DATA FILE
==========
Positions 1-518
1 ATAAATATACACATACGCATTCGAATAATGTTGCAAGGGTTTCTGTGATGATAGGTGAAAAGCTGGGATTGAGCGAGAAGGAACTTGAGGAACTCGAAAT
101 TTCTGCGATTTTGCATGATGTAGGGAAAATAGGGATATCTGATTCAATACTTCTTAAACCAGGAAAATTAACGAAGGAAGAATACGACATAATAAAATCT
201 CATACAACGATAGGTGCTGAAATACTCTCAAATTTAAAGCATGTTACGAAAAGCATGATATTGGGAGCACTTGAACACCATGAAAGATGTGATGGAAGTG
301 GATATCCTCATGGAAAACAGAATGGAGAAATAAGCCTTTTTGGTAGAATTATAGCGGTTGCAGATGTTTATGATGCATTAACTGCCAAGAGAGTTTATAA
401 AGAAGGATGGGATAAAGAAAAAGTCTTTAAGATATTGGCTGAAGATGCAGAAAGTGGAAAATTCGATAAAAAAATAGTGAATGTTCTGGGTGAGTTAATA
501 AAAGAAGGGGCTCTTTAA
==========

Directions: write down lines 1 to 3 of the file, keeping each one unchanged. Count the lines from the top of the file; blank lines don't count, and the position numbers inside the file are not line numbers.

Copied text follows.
Positions 1-518
1 ATAAATATACACATACGCATTCGAATAATGTTGCAAGGGTTTCTGTGATGATAGGTGAAAAGCTGGGATTGAGCGAGAAGGAACTTGAGGAACTCGAAAT
101 TTCTGCGATTTTGCATGATGTAGGGAAAATAGGGATATCTGATTCAATACTTCTTAAACCAGGAAAATTAACGAAGGAAGAATACGACATAATAAAATCT